IN HIS RECENT, RICH BOOK Love’s Next Meeting: The Forgotten History of Homosexuality and the Left in American Culture (2021), Aaron S. Lecklider summarized its subject in a single line: “The vigorous opposition to homosexuality in American culture was often recapitulated on the Left.” So it was, “often”—but not uniformly, as Lecklider himself documents. Particularly in the 1930s to the ’40s, some heterosexual lefties (the number can easily be exaggerated) regarded homosexuals as at least potential allies, as members of the dispossessed class in its struggle against capitalism. Yet the fact remains: the Communist Party USA was for most of its history culturally conservative, with known homosexuals discouraged from joining or booted out once discovered. Socialism, on the other hand, has at various times in its history been far more welcoming.
In the interest of brevity I’ve chosen to encapsulate the complex issues at stake in the history of two individuals that I happened to know personally: Dorothy Healey, for a time head of the Communist Party in L.A.; and David McReynolds, who ran for U.S. president on the ticket of the Socialist Party USA (the left wing of the old Socialist Party) in 1980 and again in 2000. My contact with Dorothy was limited to a single afternoon and a long interview I did with her when researching my biography of Paul Robeson. I knew David much longer and better. Both are deceased.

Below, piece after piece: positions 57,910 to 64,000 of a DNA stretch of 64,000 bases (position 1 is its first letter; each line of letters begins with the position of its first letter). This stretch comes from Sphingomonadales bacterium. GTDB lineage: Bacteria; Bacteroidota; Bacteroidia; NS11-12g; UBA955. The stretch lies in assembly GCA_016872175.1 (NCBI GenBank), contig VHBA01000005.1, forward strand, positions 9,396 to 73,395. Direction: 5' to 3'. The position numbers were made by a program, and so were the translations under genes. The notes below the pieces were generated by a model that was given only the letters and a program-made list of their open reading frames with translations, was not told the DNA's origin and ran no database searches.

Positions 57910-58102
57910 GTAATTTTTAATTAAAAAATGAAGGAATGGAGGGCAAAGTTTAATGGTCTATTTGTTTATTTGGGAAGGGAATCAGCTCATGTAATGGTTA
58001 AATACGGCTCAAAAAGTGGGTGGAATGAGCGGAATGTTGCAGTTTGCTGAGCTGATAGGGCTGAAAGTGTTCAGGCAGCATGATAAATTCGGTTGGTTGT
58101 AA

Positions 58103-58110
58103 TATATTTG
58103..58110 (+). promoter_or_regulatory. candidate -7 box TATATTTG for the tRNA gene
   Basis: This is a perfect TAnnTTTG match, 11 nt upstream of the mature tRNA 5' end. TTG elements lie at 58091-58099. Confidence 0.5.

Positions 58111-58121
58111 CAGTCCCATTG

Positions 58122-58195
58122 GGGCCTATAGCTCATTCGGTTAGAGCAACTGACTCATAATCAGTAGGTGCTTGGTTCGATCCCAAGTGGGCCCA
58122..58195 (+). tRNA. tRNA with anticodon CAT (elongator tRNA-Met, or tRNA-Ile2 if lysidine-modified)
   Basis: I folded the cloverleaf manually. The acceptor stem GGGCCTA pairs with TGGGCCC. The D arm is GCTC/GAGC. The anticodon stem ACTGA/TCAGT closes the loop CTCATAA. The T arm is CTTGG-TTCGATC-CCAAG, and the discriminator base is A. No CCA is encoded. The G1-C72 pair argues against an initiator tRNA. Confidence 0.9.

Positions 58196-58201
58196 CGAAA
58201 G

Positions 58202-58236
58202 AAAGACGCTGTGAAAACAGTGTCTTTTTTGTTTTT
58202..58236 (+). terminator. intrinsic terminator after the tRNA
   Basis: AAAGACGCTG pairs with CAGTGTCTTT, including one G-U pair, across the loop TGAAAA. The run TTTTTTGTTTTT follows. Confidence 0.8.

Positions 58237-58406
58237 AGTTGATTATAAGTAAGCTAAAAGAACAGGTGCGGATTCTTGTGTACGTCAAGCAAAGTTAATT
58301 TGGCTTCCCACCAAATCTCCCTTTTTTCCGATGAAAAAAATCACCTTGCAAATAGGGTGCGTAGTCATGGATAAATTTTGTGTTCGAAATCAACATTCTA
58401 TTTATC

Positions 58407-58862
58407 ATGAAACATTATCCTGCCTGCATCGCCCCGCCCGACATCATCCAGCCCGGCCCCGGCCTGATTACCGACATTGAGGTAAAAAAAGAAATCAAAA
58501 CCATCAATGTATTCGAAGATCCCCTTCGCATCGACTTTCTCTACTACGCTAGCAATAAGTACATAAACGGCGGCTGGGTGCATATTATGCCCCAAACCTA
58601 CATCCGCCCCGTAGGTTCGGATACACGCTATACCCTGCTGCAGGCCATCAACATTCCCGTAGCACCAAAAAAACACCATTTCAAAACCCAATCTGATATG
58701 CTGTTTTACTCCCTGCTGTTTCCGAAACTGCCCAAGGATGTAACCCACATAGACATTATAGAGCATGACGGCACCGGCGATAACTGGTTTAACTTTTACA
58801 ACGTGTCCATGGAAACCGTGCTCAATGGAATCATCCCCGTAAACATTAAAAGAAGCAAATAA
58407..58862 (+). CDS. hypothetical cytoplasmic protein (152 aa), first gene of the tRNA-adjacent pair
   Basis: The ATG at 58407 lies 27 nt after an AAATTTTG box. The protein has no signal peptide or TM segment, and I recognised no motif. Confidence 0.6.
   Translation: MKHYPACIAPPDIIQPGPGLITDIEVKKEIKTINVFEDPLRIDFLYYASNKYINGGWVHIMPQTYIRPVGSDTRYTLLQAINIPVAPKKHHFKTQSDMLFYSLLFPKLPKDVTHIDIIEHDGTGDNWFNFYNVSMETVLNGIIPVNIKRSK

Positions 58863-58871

To step back for a moment, in 1981 Paul Robeson Jr. invited me to undertake his father’s biography and offered unrestricted access to the vast family archives previously closed to scholars. (It will be recalled that Paul Robeson was a concert singer and film actor who became a major activist in leftist causes in the postwar era.) Delighted at the offer, I set to work immediately, alternating archival research with intervals of travel and interviewing. Some of the people I met along the way were wonderfully open and forthcoming, while others, having had the courage to live unconventional lives, seemed retrospectively hellbent on covering their tracks. Oral history is a tricky enterprise. Interview someone on a day when their bursitis is kicking up, and memory can turn acidic; two days later, symptom-free, bitterness gives way to warmth and compassion.
Dorothy Healey: Unorthodox Communist
Of the many remarkable people I’ve met over the years, none impressed me more than Dorothy Healey, the one-time leader of the Communist Party (CP) in California. When I walked into her apartment that spring day early in 1982, she was from the outset feisty and free of affectation—far removed from the standard caricature of the rigid, dogmatic Communist, though a devoted Party member she had indeed been (until 1968). Throughout the period of her membership, the CP leadership had been overwhelmingly male, and policy decisions descended from the National Board down to the rank-and-file. Yet Dorothy had managed to rise to the head of the Party’s large L.A. branch—the Los Angeles Mirror dubbed her the city’s “No. 1 Red”—and by the late ’50s she’d been elected to the CP’s National Board.
Martin Duberman’s recent books includeAndrea Dworkin: The Feminist as Revolutionary andHas the Gay Movement Failed?